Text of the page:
Genetic Engineering & Biotechnology News (9/23) 
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Animal Health
Veterinarians study interventions for fat cats
Researchers at the Virginia-Maryland College of Veterinary Medicine have been working with fat cats and their owners in an effort to determine how best to intervene and get cats back to a healthy weight. Cats should not be grazing all day, but the change can be bumpy -- one of the cats that took part ate a whole bag of gluten-free bread -- so offering vegetables may help, veterinarian Megan Shepherd said.
National Public Radio (9/21) 
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Biotech shows promise for saving animal lives
The falling costs associated with genetic testing and development of biotech therapies means those treatments are finally becoming accessible for pets, and early forays into the space have shown how successful the treatments for animals can be, said veterinarian Cheryl London of the Cummings School of Veterinary Medicine at Tufts University. The team at Tufts is testing an immunotherapy that showing promise for treatment of canine cancer.
Reuters (9/19) 
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Other News
Policy News
EPA animal testing policy puts human health at risk
An Environmental Protection Agency policy that will dramatically reduce animal testing "demonstrates a failure to appreciate how complex mammalian biology is and the inherent weaknesses of the alternative approaches," according to research analyst Anita Desikan of the Union of Concerned Scientists. "To be clear, we should be aiming to reduce our reliance on animal testing and improve our testing methodologies. However, the EPA is taking a sledgehammer to the problem in a way that could severely compromise human health," she writes.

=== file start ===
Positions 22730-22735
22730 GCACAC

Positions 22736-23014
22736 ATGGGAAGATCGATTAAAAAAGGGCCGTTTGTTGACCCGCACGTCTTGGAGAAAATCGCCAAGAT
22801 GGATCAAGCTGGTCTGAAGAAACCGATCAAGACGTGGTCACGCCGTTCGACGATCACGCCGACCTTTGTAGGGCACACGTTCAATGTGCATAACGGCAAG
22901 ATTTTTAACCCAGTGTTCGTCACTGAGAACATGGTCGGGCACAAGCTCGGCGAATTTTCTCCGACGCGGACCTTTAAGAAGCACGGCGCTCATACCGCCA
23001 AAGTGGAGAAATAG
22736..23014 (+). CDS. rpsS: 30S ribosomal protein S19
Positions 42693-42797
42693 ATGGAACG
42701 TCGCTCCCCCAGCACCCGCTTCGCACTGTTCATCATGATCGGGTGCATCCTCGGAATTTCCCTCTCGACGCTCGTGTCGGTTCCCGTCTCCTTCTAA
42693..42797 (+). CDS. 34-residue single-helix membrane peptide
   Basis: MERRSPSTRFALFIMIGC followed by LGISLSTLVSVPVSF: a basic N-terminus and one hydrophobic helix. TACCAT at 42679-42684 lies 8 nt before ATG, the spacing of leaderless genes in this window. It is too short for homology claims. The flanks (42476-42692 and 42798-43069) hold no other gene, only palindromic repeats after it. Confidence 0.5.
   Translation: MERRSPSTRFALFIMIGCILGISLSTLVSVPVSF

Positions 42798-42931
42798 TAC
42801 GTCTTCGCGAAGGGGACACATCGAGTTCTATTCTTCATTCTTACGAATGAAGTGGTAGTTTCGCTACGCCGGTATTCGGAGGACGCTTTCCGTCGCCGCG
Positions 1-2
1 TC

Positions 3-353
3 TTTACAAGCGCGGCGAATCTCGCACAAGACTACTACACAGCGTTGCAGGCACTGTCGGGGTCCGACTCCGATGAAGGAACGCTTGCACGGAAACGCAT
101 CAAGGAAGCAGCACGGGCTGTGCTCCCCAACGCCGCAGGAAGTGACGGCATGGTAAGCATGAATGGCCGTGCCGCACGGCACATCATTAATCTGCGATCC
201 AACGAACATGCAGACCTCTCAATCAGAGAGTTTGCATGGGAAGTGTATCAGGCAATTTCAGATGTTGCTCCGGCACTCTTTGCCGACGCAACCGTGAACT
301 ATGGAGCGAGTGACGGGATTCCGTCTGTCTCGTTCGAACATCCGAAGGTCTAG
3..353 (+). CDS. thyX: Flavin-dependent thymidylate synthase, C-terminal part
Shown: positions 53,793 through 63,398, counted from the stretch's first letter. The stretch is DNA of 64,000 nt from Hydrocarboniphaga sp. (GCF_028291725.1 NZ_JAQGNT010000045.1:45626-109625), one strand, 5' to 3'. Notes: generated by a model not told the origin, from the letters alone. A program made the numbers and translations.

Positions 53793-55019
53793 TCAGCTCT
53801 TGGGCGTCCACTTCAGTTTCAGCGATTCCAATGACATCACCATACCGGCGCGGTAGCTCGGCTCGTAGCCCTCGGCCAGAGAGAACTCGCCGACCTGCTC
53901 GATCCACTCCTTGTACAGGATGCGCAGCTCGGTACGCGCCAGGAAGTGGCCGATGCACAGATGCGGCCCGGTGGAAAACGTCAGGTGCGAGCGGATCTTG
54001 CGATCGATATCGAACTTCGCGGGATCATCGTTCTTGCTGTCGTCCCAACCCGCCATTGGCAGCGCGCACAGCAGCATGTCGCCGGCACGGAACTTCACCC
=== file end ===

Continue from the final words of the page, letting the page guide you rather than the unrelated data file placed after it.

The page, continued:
Union of Concerned Scientists blog (9/24)
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FBR News
FBR resource: Animal Research Perceptions vs. Reality
FBR resource: Animal Research Perceptions vs. Reality
Animal rights groups mislead the public about animal research, but FBR is fighting back with facts. In this resource, highly respected neuro-oncologist and FBR Board Vice-Chair Dr. Henry S. Friedman refutes myths surrounding animal research with scientific evidence and sets the record straight on the reality and benefits of animal research. Check it out.
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The Foundation for Biomedical Research (FBR) is the nation’s oldest and largest non-profit dedicated to improving human and animal health by promoting public understanding and support for biomedical research. Our mission is to educate people about the essential role animal research plays in the quest for medical advancements, treatments and cures for both people and animals.